On a visit to my hometown in the not too distant past, I happened into a breakfast conversation in media res. A local back in town for a holiday weekend was vociferating his views in stentorian tones that could be heard down the hall. The television in the breakfast room, as always, was on. Apparently a story had been shown that teed this old-timer off. His daddy had been a local policeman and he just couldn’t understand why blacks were rioting about unfair treatment at the hands of the police. I cringed as I filled my coffee cup. “They ought to be gassing them and reading their rights later,” he lamented. An older couple, also returning to the area from their home in Baltimore, seemed to agree. I tried to find a corner out of earshot. Unsuccessfully. I could barely hold in my indignation. We were all Caucasian here—what did any of us know of racial profiling, deep-seated prejudice, or being prisoner in our own country? “Why don’t they just stay home?” he said. Home, ironically, of the free.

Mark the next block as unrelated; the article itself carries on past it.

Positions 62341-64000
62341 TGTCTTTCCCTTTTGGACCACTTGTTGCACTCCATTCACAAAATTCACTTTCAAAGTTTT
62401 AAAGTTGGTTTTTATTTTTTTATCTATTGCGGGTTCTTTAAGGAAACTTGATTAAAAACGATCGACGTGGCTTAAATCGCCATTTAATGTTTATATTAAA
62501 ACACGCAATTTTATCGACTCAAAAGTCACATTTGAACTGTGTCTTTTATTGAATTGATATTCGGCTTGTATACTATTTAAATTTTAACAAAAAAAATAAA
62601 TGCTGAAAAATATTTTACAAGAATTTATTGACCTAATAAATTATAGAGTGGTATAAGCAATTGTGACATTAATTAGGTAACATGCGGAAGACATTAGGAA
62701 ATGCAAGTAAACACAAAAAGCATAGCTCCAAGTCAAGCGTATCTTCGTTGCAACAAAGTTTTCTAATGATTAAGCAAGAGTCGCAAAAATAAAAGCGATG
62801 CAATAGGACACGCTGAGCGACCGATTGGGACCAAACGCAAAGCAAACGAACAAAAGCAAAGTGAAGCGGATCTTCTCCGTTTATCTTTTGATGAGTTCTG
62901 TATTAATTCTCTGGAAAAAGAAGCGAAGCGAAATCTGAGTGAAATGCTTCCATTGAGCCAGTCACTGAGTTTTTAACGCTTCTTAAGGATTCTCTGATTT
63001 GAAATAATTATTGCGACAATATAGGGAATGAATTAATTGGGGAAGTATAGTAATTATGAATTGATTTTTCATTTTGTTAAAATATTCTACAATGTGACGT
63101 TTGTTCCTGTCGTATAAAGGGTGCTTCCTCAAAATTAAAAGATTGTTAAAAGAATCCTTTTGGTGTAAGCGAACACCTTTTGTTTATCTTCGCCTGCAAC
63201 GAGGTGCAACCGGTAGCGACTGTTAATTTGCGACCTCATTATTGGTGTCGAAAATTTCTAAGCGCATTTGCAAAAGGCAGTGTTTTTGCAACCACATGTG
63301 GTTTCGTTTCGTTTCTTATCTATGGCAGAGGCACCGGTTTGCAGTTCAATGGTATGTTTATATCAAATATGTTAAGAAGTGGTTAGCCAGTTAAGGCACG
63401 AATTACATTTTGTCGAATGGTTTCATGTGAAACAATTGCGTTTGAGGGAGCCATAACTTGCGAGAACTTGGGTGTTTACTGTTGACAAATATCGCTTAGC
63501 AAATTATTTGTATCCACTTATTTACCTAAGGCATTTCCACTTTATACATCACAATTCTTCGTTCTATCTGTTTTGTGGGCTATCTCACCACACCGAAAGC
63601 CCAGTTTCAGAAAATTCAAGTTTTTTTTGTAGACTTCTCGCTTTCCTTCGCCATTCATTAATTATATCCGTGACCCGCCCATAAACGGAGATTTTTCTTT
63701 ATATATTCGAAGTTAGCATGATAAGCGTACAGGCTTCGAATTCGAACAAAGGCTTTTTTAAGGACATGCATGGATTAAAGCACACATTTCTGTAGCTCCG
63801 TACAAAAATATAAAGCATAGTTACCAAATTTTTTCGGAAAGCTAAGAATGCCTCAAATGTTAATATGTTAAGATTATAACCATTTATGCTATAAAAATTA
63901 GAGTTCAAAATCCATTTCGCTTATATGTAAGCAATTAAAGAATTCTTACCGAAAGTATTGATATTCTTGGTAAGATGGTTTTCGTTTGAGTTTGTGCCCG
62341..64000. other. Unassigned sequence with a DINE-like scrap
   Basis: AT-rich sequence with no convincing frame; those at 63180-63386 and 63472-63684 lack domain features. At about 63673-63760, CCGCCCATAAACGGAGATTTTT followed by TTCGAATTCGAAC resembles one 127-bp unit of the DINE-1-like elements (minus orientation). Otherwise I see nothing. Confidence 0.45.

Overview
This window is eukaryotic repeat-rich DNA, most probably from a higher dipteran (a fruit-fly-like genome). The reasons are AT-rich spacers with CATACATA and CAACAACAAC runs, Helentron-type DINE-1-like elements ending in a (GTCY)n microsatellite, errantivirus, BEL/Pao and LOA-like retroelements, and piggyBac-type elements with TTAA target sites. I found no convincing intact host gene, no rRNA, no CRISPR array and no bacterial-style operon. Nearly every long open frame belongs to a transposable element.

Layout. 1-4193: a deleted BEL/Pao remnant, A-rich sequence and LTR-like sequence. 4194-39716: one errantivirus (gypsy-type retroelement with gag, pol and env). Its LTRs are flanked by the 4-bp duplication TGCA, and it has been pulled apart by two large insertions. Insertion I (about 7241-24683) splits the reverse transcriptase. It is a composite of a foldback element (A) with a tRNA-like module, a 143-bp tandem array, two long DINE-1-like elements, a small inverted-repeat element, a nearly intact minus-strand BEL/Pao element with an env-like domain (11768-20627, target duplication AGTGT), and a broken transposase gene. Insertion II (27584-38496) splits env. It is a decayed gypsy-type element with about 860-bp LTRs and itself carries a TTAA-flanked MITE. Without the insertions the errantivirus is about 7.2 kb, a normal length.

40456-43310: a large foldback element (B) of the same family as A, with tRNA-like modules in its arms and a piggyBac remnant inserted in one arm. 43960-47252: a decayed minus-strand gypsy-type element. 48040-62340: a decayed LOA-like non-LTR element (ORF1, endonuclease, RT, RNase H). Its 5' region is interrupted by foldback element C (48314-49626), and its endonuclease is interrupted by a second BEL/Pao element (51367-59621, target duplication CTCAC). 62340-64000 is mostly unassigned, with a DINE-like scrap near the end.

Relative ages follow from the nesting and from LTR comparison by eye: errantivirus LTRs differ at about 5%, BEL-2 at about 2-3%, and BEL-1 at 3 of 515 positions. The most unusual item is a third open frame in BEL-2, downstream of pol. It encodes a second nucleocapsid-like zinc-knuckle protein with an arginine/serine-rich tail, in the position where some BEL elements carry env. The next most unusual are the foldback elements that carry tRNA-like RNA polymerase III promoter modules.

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I could see that he was elderly and afraid. The media—likely Fox news—had instilled a kind of terror in him that could only be assuaged by reliance on force. The world his daddy knew. I was also reared here. It was pretty much a white town, but some of my best friends growing up were the few African-American kids in my school. My small-town mother taught me not to judge anyone by the color of their skin. The hotel I’m staying in is run by an Indian family. The local stores now reveal a healthier mix than that in which I grew up. I wanted to tell this fellow parochial patron that we need not be afraid if we only seek justice. The region in which I grew up has become more homogenized, and I believe we’re all healthier for it. Until, however, civil rights are truly rights for all, we need to stand with those who’ve been clearly wronged, even if at personal cost. That’s something I learned growing up in this small town.

42 Shots